Besides MPS, three other school districts—the Madison, Racine and Beloit districts—were also cited for not making “adequate yearly progress.”

More Students, More Hurdles
Yet the state test results don’t necessarily indicate that MPS schools are doing worse than other schools. Instead, NCLB may be taking a closer look at larger schools while giving smaller schools a pass because there aren’t enough students to be assessed.

Schools and districts are assessed by the performance of students in grades three through eight and, in high school, the 10th grade. They are scored on students’ performance in math and reading, on their test participation and either graduation rates (for high school assessments) or attendance rates (for elementary or middle schools). Those results are analyzed not only for the student population as a whole, but for how well various subgroups of students perform, categories ranging from ethnicity to students with disabilities, English language learners, and those who are economically disadvantaged.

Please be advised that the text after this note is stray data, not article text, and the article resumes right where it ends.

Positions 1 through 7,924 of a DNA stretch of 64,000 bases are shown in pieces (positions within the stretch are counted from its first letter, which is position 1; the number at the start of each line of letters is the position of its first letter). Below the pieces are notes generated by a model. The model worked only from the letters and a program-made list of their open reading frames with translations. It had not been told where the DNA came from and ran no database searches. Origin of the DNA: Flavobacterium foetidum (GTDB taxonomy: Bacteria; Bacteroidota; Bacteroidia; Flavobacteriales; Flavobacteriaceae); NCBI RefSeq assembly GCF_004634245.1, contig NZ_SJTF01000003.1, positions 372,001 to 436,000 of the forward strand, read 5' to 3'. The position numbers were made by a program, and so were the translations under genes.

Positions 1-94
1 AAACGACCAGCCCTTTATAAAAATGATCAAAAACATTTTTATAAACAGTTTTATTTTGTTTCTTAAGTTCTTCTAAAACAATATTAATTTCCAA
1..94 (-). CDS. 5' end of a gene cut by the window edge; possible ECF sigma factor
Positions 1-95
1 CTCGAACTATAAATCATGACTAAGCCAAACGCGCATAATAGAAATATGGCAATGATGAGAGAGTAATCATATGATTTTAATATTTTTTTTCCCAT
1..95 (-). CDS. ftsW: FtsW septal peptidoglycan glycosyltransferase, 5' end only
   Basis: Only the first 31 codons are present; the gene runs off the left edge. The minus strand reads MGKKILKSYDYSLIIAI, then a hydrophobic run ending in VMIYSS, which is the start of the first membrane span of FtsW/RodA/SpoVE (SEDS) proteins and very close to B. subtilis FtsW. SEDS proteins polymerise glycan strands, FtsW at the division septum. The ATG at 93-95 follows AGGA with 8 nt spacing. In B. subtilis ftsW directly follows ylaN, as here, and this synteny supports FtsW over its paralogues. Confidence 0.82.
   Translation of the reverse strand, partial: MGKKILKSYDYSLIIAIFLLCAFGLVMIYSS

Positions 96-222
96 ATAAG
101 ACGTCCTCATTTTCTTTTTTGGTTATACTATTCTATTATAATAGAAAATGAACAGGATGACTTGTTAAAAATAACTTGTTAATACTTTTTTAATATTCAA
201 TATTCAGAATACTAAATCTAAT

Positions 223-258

But a school must have at least 40 students in a category to be assessed for that category. Larger, urban schools like MPS schools are more likely to have a diverse student population and are more apt to reach the 40-student threshold for each category, and therefore will be assessed on those benchmarks.

Smaller, more homogeneous schools are less likely to have 40 students who are English language learners or economically disadvantaged, for example, and won’t be assessed on those benchmarks. Students in private or voucher schools do not have to take these tests and are not required to reach standards mandated by No Child Left Behind.